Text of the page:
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Protesters burn archbishop’s letter calling for end to liturgy dispute

Protesters burn archbishop’s letter calling for end to liturgy dispute

Indian Catholics burned Saturday an archbishop’s letter instructing parishes to implement a new mode of celebrating the liturgy.

Laymen were pictured Oct. 1 setting light to the circular letter from Archbishop Andrews Thazhath outside Bishop’s House in Ernakulum, southern India.

Archbishop Thazhath, the apostolic administrator of the Archeparchy of Ernakulam-Angamaly, published the four-page letter on Sept. 30. He called on parishes to implement a decision taken by the Synod of Bishops of the Syro-Malabar Church to adopt a uniform mode of celebrating the Eucharistic liturgy, known as the Holy Qurbana.

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The Syro-Malabar Church is the second-largest of the 23 self-governing Eastern Catholic Churches after the Ukrainian Greek Catholic Church.

The uniform mode was introduced in 1999 as a compromise between those who favored the Holy Qurbana celebrated ad orientem and those who preferred it celebrated versus populum. Under the “50:50 formula,” priests face the congregation during the Liturgy of the Word but turn east for the Liturgy of the Eucharist.

Pope Francis has endorsed the formula, which has been adopted in other Syro-Malabar dioceses. But the majority of clergy in the Ernakulam-Angamaly archdiocese want to continue facing the people throughout the Eucharistic liturgy, a practice they have followed for the past 50 years.

“In the case of those parishes that face difficulties in implementing the unitary mode of Holy Mass, an application seeking the dispensation, to educate the laity about the synodal decision on the Sacred Liturgy, can be submitted to the apostolic administrator or the archeparchy office,” Archbishop Thazhath wrote in the circular letter, according to the New Indian Express newspaper.

“However, even if the parishes get a dispensation, they have to ensure that whenever the bishops arrive they are offered the facility to conduct the unified Holy Mass since the synodal decision has been strictly followed by them.”

In his message to parishes, Archbishop Thazhath cited a Sept. 20 letter from Cardinal Leonardo Sandri, prefect of the Vatican’s Dicastery for the Eastern Churches.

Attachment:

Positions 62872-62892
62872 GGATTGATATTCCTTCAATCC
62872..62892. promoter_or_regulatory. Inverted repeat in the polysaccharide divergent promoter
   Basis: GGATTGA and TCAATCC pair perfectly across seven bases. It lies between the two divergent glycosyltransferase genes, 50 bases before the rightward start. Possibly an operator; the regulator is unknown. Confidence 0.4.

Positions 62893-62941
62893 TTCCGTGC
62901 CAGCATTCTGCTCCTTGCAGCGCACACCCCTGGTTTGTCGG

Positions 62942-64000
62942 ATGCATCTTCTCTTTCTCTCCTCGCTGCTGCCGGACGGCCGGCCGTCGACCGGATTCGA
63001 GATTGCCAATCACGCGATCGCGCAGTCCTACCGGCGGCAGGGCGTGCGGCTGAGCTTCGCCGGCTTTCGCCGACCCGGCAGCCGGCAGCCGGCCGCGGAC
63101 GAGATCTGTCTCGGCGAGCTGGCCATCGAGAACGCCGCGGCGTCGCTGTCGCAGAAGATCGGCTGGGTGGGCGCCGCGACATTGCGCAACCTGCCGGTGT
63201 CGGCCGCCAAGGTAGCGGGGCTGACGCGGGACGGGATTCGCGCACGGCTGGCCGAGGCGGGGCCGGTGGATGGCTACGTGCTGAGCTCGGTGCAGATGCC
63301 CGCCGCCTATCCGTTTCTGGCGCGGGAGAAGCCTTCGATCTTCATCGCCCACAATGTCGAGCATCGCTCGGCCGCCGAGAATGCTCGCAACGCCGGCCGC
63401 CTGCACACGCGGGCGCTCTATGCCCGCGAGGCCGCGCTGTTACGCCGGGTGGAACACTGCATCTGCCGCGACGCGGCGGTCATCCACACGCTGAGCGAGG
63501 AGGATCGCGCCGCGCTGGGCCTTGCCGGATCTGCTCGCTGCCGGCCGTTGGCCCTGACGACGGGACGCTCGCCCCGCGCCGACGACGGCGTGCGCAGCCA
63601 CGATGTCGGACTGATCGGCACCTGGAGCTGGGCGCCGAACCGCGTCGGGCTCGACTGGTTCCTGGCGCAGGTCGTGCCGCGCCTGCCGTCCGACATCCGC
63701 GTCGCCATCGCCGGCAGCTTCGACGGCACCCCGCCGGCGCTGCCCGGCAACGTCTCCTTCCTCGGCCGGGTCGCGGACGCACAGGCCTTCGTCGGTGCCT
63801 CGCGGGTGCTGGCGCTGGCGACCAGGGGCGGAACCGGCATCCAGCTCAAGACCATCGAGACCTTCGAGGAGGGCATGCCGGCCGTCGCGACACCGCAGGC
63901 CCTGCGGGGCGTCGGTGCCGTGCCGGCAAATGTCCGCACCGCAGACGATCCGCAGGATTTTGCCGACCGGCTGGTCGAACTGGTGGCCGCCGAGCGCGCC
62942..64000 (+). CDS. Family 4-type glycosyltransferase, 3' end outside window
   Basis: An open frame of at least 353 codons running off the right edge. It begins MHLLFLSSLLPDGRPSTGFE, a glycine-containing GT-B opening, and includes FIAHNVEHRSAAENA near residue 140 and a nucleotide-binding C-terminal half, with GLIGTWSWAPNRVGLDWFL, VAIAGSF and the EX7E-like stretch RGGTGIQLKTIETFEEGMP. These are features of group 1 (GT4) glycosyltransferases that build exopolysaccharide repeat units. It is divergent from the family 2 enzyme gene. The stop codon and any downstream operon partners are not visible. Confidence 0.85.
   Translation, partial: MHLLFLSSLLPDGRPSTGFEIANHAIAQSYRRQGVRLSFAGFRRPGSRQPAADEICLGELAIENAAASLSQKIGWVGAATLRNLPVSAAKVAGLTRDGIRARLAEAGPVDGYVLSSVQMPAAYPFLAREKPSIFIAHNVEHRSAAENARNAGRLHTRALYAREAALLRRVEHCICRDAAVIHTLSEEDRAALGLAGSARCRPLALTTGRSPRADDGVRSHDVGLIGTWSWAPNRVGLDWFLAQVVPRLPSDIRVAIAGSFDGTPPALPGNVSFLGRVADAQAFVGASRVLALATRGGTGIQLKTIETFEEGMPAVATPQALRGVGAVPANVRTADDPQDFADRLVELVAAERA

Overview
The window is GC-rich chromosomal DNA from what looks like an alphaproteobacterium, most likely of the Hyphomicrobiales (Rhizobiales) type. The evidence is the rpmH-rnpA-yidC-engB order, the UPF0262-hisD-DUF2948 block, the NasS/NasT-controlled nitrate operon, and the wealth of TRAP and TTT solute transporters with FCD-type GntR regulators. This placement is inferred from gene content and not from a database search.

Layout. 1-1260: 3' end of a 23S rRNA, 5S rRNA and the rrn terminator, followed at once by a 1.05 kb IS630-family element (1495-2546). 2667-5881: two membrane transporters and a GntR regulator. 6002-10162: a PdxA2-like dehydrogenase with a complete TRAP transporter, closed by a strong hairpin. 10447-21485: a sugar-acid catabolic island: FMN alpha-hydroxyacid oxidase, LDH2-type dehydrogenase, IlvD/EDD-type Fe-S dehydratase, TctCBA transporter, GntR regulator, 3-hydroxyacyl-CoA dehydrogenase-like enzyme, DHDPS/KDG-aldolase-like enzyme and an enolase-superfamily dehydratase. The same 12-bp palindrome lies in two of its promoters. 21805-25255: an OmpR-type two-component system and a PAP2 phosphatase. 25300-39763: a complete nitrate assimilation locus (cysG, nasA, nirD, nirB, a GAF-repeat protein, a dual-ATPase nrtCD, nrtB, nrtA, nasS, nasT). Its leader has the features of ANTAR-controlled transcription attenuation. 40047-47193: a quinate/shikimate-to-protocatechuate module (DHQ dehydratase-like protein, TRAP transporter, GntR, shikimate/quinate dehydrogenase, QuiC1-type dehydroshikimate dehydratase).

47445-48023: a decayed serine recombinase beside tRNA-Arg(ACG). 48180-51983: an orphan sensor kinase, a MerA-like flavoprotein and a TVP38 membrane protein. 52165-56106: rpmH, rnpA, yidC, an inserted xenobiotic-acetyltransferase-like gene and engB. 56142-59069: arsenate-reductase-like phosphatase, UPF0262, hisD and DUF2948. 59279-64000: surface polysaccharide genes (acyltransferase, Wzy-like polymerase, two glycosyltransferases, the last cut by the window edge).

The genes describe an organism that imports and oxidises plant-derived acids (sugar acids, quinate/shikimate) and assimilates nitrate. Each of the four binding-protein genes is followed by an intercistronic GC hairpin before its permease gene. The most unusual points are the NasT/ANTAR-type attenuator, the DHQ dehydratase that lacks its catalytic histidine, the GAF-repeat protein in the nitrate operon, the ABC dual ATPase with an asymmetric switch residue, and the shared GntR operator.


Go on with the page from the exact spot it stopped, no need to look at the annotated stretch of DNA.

Cardinal Sandri said that parishes in the Ernakulam-Angamaly archdiocese had inundated the Vatican with requests for the celebration of the Holy Qurbana facing the people to be recognized as a “liturgical variant.”

But he declared that the possibility was “excluded” and the uniform mode should be introduced “without further delays.”

Archbishop Thazhath has asked for his circular letter to be read out in churches on Oct. 9. The day could prove to be another flashpoint in the archdiocese, which has witnessed street brawls, hunger strikes, and the burning of cardinals’ effigies over the uniform liturgy.

The Hindu newspaper reported that supporters of the Holy Qurbana facing the people plan to burn copies of the circular letter at churches next Sunday.

On Oct. 2, hundreds of members of the archdiocese met at a pastoral center in Kochi to express their opposition to the uniform liturgy.

Archbishop Thazath was appointed apostolic administrator on July 30, following the resignation of Archbishop Antony Kariyil, who had dispensed clergy in the Ernakulam-Angamaly archdiocese from adopting the 50:50 formula.

Archbishop Kariyil published a six-page open letter, in which he said that he was instructed to submit his resignation as archiepiscopal vicar of Ernakulam-Angamaly within 24 hours or face removal.

A reported 50,000 people attended a protest on Aug. 7 following Archbishop Kariyil’s resignation and Archbishop Thazhath’s appointment as apostolic administrator.

Archbishop Thazhath, who is the archbishop of Trichur, formed a new presbyteral council for the Ernakulam-Angamaly archdiocese on Sept. 27.

The archbishop attended a meeting of the presbyteral council on Sept. 29 in Ernakulam, which he left with a police escort.

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